Cleveland – The Cleveland Museum of Art (CMA) announced Wednesday it is using Open Access to make high-resolution digital images and collections data freely available by means of the internet. Open Access means the public now has the ability to share, remix, and reuse images of as many as 30,000 CMA artworks that are in the public domain for commercial as well as scholarly and noncommercial purposes. Additional information on more than 61,000 artworks —both those in the public domain and those with copyright or other restrictions—is also now available.
“The CMA’s Open Access program brings our mission ‘for the benefit of all the people forever’ into the digital age,” said William Griswold, director. “With Open Access, the museum makes its collection of art from all periods and parts of the world easier to access and more relevant to the public. As a global leader among museums, the CMA is committed to transparency and universal access, and we anticipate that other institutions around the world will undertake similar initiatives in order to engage new audiences and help bring art to life for all.”
The CMA’s Open Access program is the most comprehensive to date, with high-resolution images in both JPG and TIF formats as well as a fully operable application programming interface (API) that can be accessed here.
Among the significant features of the CMA’s Open Access offering are rich metadata with the inclusion of authored text, exhibition history, bibliographic citations, catalogue raisonné numbers, and provenance information for each artwork. Collection data in both the CSV and JSON file formats can be accessed via a GitHub repository at https://github.com/ClevelandMuseumArt/openaccess.
Photos courtesy of Cleveland Museum Of Art
Chief Digital Information Officer Jane Alexander explained, “The Cleveland Museum of Art’s Open Access program builds on its reputation for innovative digital projects including the ARTLENS Gallery. With its world-class collection and talented team, we are able to launch with a robust, usable toolset that will inspire artists, creative developers, and communities to leverage our expansive and comprehensive dataset.”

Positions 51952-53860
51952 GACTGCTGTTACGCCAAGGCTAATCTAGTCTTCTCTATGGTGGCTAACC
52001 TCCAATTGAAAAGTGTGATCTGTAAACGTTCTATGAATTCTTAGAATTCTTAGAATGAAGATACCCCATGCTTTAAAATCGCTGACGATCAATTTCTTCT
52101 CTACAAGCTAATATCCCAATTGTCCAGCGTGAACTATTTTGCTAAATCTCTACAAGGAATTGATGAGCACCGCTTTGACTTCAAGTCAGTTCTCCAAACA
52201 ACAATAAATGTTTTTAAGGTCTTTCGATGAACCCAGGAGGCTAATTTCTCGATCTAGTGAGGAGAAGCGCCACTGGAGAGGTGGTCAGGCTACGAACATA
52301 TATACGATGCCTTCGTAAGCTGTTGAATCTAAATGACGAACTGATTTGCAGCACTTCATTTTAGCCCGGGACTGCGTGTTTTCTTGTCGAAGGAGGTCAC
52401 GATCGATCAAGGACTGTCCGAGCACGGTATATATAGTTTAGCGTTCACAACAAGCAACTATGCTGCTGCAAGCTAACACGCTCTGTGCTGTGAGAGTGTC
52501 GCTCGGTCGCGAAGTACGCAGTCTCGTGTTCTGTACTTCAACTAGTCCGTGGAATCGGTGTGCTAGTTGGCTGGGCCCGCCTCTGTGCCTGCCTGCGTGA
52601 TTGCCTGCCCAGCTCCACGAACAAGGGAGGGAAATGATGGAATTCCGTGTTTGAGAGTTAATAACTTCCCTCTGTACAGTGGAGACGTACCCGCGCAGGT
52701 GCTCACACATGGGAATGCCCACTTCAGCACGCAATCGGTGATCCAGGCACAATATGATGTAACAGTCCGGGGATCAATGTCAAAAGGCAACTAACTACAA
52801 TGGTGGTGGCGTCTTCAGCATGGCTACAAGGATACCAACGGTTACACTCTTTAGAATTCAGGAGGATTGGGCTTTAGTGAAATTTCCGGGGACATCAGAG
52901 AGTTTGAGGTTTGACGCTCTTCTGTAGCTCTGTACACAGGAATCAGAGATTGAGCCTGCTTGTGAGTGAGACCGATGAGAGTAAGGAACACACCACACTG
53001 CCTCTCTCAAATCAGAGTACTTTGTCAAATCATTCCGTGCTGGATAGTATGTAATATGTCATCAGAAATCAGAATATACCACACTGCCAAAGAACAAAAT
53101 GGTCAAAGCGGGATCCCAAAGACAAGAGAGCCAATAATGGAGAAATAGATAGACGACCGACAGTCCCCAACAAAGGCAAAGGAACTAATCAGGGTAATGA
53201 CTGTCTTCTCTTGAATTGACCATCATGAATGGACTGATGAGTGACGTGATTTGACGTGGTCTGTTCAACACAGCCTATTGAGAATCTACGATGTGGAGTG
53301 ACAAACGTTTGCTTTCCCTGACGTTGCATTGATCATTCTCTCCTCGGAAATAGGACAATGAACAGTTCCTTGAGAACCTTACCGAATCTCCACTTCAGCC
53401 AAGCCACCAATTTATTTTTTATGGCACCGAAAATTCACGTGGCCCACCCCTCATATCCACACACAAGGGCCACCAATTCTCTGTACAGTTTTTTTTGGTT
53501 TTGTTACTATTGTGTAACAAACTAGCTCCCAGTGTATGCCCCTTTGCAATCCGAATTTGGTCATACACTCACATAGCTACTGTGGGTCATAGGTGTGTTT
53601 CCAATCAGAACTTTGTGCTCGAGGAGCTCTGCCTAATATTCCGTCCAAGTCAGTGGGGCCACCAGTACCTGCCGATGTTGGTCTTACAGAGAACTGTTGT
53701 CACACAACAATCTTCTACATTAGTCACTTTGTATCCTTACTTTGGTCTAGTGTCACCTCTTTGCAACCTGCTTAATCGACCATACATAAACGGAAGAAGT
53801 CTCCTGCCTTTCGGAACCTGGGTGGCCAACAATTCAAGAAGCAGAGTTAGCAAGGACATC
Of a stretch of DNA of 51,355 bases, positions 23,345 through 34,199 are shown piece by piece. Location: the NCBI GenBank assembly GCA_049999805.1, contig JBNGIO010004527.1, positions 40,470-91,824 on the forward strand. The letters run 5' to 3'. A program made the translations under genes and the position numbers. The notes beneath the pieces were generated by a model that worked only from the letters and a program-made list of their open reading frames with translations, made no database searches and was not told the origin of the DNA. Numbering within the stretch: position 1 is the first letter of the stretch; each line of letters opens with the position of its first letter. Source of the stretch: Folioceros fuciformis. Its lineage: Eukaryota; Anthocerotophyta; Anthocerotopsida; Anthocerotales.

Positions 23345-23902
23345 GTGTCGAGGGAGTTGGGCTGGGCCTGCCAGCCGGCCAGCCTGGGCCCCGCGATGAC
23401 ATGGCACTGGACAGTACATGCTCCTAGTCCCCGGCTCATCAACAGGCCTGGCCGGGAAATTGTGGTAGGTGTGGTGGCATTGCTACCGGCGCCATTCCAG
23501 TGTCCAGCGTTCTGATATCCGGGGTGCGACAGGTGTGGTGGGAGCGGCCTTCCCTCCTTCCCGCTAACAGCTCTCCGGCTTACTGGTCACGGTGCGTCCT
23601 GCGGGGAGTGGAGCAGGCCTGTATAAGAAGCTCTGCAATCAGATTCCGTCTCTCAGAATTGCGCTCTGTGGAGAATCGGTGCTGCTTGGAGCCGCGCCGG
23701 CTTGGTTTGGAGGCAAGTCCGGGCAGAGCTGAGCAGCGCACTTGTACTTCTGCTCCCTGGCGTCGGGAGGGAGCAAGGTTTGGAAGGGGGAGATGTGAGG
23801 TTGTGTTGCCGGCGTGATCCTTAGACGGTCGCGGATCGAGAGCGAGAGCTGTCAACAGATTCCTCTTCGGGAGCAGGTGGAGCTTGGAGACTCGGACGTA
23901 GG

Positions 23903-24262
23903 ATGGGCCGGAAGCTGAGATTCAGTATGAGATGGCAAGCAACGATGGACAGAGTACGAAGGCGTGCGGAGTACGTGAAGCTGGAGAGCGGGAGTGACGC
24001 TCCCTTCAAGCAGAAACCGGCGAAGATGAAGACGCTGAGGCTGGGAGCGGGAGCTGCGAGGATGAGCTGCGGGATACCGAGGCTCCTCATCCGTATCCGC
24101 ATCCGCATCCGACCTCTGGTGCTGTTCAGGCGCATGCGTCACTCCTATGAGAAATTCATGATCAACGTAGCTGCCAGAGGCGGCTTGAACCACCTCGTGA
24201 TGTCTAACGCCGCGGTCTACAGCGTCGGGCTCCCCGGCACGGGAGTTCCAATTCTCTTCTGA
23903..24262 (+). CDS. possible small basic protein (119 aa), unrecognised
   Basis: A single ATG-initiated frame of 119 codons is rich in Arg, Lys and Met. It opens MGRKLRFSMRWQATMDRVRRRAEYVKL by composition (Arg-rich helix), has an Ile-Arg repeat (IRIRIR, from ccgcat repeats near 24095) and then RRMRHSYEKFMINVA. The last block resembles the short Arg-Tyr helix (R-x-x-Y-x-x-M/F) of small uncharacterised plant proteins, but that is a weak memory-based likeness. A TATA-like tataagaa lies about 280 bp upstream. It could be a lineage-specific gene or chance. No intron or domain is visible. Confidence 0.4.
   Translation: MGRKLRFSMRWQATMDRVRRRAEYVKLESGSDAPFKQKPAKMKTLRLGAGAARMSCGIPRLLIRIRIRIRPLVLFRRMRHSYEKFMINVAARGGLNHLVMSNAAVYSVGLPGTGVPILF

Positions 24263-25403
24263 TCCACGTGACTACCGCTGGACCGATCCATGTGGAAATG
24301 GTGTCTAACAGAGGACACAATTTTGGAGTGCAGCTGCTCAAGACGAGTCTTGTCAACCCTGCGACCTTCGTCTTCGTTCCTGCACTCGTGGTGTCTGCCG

In conjunction with this new initiative, the museum is launching its newly redesigned online collection to make it easy for individuals, scholars, students, and virtual visitors to have access to a wealth of information on art. This includes up to 35 fields of metadata with descriptive text, creating more possibilities for semantic relationships, contextual interpretations, and translations related to artworks in the collection. In addition, the museum’s website will allow visitors to choose the view that is best for them, whether it’s text-heavy or image-focused. The CMA has also added a refined advanced search to make finding artworks simple and intuitive.
In addition to Creative Commons, Wikimedia, Internet Archive, Artstor, and Artsy have incorporated the CMA’s public domain collection into their websites, thus increasing the view of CMA images around the world and in multiple languages. Because of the museum’s application programming interface (API), these sites will update regularly with new content from the CMA.
Visit the CMA’s collection online to research, study, and download Open Access images: by clicking here.
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